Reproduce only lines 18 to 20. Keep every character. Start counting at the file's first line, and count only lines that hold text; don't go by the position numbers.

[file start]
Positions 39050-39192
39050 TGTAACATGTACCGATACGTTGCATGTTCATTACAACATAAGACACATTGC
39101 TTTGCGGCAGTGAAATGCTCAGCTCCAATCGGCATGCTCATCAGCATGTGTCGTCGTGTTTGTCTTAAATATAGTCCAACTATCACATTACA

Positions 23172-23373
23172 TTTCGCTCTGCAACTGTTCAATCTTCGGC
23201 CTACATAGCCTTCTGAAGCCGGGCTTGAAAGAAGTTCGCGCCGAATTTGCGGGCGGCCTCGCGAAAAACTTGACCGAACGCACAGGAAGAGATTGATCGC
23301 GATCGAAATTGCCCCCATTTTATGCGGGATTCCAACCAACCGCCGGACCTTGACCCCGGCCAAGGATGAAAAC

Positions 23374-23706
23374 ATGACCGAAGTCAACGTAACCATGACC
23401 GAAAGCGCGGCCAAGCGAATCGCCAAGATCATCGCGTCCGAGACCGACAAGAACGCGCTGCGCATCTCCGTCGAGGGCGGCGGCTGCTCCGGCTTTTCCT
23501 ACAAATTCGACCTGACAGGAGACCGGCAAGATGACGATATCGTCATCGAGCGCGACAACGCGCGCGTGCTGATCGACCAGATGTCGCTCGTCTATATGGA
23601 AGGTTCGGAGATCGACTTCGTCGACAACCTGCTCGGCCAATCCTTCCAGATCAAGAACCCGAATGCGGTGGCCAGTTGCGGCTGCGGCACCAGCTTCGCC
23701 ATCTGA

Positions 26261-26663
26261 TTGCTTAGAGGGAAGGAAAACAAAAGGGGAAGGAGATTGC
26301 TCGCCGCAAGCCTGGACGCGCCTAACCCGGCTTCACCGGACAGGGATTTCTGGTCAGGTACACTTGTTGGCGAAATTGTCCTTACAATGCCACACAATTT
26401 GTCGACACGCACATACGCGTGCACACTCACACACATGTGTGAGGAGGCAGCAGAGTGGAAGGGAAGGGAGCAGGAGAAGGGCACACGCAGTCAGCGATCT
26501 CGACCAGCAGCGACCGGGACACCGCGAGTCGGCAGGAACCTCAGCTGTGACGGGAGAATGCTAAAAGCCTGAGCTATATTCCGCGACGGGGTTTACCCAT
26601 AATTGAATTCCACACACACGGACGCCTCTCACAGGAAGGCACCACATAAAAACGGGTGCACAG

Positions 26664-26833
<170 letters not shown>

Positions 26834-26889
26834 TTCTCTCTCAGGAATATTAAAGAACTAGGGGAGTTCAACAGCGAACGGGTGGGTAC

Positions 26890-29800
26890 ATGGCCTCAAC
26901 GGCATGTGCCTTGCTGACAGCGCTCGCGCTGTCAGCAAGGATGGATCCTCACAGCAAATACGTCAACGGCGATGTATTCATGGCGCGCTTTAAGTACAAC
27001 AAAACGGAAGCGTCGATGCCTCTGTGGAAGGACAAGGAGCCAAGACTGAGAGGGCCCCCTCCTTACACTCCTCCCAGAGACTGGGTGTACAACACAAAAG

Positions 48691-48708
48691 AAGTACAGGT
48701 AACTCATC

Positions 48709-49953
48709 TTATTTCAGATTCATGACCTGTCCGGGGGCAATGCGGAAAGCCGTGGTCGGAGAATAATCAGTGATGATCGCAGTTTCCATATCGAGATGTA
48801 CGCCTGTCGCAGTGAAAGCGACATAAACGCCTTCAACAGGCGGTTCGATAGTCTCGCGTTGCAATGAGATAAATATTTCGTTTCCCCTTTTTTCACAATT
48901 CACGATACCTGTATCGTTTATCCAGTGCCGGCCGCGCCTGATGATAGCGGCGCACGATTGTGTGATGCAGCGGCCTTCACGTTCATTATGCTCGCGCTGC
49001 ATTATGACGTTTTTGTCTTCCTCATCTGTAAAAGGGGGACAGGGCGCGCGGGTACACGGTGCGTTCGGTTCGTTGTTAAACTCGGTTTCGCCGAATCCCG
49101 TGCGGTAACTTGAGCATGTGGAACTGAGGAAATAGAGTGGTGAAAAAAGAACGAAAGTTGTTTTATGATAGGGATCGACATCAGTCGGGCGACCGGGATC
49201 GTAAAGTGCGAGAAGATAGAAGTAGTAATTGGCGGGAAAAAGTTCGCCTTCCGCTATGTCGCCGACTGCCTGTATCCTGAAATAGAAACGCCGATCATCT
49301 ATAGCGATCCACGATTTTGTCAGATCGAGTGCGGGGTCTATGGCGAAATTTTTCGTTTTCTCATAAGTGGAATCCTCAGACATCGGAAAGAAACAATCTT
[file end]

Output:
26501 CGACCAGCAGCGACCGGGACACCGCGAGTCGGCAGGAACCTCAGCTGTGACGGGAGAATGCTAAAAGCCTGAGCTATATTCCGCGACGGGGTTTACCCAT
26601 AATTGAATTCCACACACACGGACGCCTCTCACAGGAAGGCACCACATAAAAACGGGTGCACAG

Positions 26664-26833